Although lead and aluminum recently gained, nickel and zinc went in the opposite direction. Nickel for three-month delivery lost 3.2 percent to dwindle at $17,450 per metric ton earlier this week. Similarly, zinc stockpiles hit a 23-month high, leading to a 2.1 percent price drop at $1,730 per ton, the lowest levels the metal has seen since late 2005.
“As LME inventories increased, investors’ assessment of the market has changed,” Tobias Merath, a commodity analyst at Credit Suisse Group in Singapore, told Bloomberg. “They see it as a sign of weakening demand.”
This weakeningÃ‚Â demand, along withÃ‚Â rising production, should affect zinc and nickel markets throughout the next half of 2008. In fact, many analysts predict that global supplies of refined zinc will outstrip consumption, and this excess amount could add up to more than half a million tons. The global economy is feeling the pinch, and some zinc producers might have to cut output. According to one report, “News last week that a top producer in China had cancelled its tax rebate on super high-grade zinc was supportive, although it would be offset largely by demand weakness, said Graham Deller of industry consultants CRU Group.”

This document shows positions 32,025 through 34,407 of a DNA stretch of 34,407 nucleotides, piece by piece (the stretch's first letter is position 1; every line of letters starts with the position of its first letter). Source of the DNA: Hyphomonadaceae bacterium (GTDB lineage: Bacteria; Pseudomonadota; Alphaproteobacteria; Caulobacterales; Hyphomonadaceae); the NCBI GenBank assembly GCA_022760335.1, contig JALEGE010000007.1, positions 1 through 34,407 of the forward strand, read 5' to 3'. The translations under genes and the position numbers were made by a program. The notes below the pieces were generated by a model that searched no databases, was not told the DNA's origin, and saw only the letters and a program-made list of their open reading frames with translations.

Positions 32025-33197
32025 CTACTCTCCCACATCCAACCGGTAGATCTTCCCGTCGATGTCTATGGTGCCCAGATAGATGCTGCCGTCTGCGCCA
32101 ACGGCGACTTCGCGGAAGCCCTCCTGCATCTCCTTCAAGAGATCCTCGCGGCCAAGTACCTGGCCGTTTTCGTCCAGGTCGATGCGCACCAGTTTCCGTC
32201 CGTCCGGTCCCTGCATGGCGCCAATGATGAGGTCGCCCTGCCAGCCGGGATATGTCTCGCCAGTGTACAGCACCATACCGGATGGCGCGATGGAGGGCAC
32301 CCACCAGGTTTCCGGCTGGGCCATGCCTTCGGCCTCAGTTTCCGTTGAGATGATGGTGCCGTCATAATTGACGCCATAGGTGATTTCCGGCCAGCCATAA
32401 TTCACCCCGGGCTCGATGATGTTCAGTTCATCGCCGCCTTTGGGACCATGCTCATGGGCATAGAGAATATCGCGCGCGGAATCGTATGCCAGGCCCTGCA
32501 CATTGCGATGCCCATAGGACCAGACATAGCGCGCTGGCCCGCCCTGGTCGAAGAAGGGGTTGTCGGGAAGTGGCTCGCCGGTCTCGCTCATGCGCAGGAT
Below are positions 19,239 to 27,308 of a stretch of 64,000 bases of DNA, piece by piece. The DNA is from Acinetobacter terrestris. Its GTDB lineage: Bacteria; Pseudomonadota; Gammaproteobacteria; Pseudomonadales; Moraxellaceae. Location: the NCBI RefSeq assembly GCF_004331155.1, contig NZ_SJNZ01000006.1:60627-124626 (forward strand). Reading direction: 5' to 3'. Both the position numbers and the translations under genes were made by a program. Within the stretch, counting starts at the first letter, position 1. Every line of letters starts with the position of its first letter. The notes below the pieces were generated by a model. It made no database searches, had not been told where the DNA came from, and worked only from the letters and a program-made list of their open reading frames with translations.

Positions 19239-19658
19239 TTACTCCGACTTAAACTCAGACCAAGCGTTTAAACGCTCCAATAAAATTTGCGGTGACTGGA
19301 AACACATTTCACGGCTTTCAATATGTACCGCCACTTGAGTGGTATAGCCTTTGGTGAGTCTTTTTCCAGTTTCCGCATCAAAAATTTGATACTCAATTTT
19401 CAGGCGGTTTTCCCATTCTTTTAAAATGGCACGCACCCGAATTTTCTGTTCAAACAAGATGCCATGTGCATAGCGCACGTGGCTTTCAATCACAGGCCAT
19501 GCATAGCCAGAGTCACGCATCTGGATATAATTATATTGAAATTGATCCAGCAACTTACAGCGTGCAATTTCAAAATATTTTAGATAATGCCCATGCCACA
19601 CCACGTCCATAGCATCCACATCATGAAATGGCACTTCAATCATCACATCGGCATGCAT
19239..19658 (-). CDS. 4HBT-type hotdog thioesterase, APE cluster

Nickel, on the other hand,Ã‚Â has aÃ‚Â more controversial future, with some analysts expecting prices to pick up and others declaring that we’ll see further price weakness as the year progresses. Either way, the current numbers make it clear that manufacturing stagnated and even fell in China, Europe and the U.S. last month, slowing demand for numerous industrial metals.